Three scenarios: How Switzerland plans to fight a Covid resurgence

Swiss government has devised three contingency plans that could be implemented to fight a new outbreak. What are they?

Three scenarios: How Switzerland plans to fight a Covid resurgence
Authorities want to prevent overcrowded hospitals if new wave comes. Photo by Fabrice Coffrini / AFP

Although Switzerland relaxed a number of coronavirus rules from June 26th and 28th, “the pandemic is not over”, as Health Minister Alain Berset said at a press conference on Wednesday.

Berset said Switzerland should not become complacent, with last summer a warning against feeling that the battle is won. 

He added, however, that the new wave is unlikely to be as large as the previous ones due to the country’s vaccination campaign.

This situation leaves a degree of uncertainty for which the government wants to be prepared as well as possible, Berset noted.

The Federal Council established a “just-in-case” procedure on Wednesday for three possible scenarios that could take place in the autumn and winter. 

These plans focus mainly on the rapid detection of variants and the continuation of vaccination, testing, and tracing.

The best-case scenario: status quo

In this scenario, the number of cases remains at a low level, though small outbreaks are still possible.

The number of infections may increase slightly due to seasonal factors — the virus is known to spread slower in summer and faster in autumn and winter—  but does not place a significant burden on the health system.

If this happens, no measures beyond those already in place would be necessary.

READ MORE: ANALYSIS: Is Switzerland lifting its Covid-19 restrictions too quickly?

Not so good: more contaminations

In this second scenario, there is an increase in the number of cases in autumn or winter.

There may be several reasons for this, for example the large proportion of unvaccinated people, seasonal effects — people tend to stay indoors together in cold weather, and contaminations are easier — or the appearance of new, more infectious variants.

This situation could overburden the health system and require the reintroduction of certain measures, such as the obligation to wear a mask outdoors.

Booster vaccinations may also be necessary.

The worst: new virus mutations

In scenario three, one or more new variants appear, against which the vaccine or the post-recovery immunity are less effective or no longer effective.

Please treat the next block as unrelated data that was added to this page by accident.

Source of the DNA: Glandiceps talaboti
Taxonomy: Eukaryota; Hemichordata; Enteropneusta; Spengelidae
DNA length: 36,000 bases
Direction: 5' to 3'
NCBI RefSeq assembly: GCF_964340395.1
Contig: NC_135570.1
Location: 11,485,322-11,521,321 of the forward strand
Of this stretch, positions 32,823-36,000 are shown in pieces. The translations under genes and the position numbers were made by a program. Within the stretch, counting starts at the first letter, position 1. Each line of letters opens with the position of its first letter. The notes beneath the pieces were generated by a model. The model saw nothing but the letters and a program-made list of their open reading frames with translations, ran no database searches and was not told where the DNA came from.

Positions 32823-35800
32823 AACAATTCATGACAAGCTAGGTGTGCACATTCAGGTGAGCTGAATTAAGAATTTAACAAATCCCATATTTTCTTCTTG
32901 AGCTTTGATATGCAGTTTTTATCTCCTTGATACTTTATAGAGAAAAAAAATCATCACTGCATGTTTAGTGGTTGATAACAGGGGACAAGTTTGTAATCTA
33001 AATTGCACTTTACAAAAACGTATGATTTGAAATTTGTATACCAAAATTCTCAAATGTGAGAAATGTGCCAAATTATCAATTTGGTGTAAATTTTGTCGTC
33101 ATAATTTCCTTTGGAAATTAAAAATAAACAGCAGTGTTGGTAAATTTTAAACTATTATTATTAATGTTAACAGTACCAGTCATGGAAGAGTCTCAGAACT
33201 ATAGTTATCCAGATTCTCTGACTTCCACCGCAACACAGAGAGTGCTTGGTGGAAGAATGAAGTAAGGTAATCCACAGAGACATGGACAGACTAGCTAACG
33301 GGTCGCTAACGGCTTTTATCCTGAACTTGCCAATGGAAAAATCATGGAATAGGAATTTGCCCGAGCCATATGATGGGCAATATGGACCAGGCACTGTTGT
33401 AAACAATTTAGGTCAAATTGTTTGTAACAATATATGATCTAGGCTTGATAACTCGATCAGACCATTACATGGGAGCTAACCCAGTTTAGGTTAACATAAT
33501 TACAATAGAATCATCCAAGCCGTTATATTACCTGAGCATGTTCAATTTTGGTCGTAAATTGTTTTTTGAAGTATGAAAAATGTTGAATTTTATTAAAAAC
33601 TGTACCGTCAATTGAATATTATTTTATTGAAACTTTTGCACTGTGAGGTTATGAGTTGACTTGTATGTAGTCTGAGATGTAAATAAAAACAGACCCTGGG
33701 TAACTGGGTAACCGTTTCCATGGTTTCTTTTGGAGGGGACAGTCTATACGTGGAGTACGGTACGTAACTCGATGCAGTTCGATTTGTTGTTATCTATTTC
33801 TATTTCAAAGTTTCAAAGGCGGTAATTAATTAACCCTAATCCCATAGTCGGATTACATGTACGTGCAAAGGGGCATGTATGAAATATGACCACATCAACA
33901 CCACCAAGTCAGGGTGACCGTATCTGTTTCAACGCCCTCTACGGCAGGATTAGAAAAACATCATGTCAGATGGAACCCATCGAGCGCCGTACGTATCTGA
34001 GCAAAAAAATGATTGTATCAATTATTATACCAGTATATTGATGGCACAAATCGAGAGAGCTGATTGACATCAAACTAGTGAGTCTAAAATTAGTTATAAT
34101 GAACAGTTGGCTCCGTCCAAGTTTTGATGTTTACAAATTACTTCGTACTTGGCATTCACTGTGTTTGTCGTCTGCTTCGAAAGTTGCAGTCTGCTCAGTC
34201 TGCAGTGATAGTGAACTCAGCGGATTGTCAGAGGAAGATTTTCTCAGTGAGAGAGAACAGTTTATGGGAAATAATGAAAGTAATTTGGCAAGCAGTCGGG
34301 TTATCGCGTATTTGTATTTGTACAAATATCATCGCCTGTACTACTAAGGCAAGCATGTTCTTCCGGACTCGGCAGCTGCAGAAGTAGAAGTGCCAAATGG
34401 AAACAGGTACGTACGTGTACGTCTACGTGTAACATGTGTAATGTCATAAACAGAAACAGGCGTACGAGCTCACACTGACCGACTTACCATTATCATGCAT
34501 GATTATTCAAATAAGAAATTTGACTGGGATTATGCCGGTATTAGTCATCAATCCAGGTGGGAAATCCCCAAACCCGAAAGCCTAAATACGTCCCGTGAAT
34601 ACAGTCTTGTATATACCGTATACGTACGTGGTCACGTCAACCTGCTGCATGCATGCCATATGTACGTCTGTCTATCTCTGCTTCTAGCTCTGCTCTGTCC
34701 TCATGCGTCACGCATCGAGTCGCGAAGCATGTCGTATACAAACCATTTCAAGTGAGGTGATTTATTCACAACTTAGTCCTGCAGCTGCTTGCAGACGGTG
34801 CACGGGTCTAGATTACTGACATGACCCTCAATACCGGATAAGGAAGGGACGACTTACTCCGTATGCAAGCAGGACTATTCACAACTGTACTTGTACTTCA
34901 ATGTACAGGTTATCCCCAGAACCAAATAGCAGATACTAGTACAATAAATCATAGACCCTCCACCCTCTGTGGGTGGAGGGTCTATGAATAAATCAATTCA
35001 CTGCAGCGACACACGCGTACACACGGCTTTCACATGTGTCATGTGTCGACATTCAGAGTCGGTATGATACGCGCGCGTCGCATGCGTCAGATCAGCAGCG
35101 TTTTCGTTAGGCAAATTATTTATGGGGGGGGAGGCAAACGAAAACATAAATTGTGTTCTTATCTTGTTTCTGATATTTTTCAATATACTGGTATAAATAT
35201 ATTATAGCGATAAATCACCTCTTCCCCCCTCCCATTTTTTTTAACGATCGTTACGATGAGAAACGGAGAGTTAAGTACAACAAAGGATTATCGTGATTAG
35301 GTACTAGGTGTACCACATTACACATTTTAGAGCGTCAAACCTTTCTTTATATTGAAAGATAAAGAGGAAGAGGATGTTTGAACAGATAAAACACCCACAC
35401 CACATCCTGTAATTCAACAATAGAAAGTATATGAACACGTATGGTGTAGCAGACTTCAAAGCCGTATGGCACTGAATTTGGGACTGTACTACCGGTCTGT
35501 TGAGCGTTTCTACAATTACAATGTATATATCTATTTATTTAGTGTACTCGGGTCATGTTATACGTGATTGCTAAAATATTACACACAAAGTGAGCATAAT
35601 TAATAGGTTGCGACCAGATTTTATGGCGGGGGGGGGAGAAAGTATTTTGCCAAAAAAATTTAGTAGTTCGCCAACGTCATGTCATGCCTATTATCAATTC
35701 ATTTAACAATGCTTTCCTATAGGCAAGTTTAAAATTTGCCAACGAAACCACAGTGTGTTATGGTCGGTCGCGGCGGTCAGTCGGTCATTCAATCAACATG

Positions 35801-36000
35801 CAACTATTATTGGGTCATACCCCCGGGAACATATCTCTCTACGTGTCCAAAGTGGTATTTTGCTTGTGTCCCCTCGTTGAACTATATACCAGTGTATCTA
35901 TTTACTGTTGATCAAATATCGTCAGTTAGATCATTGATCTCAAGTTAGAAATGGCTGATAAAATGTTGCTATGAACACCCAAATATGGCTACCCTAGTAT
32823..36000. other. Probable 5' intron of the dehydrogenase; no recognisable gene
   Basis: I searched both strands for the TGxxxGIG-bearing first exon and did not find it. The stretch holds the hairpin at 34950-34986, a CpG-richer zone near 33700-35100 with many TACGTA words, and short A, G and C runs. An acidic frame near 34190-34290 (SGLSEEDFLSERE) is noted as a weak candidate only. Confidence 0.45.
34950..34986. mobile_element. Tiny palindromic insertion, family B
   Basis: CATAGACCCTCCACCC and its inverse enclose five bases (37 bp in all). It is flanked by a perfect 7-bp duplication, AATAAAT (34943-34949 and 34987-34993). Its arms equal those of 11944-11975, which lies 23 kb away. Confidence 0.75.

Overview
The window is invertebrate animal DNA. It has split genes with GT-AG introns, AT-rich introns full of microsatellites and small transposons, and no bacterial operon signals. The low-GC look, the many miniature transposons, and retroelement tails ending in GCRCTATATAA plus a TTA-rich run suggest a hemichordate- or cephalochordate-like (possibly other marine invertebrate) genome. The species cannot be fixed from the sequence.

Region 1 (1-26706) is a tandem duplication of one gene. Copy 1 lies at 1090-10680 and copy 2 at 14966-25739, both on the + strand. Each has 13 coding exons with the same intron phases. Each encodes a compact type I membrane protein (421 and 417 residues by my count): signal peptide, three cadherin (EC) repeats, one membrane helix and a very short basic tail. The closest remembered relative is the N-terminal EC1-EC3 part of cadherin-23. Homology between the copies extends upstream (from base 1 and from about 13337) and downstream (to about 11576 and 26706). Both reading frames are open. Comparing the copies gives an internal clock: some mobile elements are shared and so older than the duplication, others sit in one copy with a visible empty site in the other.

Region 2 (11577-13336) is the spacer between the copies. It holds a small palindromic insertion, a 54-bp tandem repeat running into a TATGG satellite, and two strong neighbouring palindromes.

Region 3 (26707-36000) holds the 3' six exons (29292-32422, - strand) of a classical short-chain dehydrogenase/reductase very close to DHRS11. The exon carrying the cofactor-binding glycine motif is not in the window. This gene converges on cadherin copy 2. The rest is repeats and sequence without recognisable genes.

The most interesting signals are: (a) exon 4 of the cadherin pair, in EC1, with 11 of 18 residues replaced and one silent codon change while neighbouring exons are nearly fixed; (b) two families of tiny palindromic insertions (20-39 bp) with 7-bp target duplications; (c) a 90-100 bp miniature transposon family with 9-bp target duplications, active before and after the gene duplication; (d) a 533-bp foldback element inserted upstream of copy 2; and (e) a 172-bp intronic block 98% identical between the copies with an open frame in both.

A new wave of pandemic emerges, requiring strong intervention by the public authorities and a new vaccination.

Which of the three scenarios is most likely to happen?

The government hasn’t said, but judging by the comments of health officials, the latter two are the strongest contenders.

Firstly, because the highly contagious Delta mutation, which is spreading quickly through many countries, is expected to be dominant in Switzerland within a few weeks.

It is expected that the virus will spread mostly to those who are not vaccinated and, to a lesser degree, to people who have only had one shot of the vaccine, according to Andreas Cerny, epidemiologist at the University of Bern

READ MORE: How Switzerland plans to contain the Delta variant

Another concern is related to the appearance of the new variants which could be as or possibly even more contagious than Delta and not as responsive to the current vaccines.

The government said the best chance of avoiding the second or third scenarios is to ensure people are vaccinated. 

“Widespread vaccination of the population is crucial to relieve the burden on the healthcare system and to manage the epidemic. A possible increase in the number of coronavirus cases in the autumn will largely depend on the proportion of the population that has been vaccinated,” the government wrote in a press statement.

The government has also indicating it is preparing for booster vaccinations to take place in 2022 and are encouraging cantons to keep their vaccine infrastructures in place.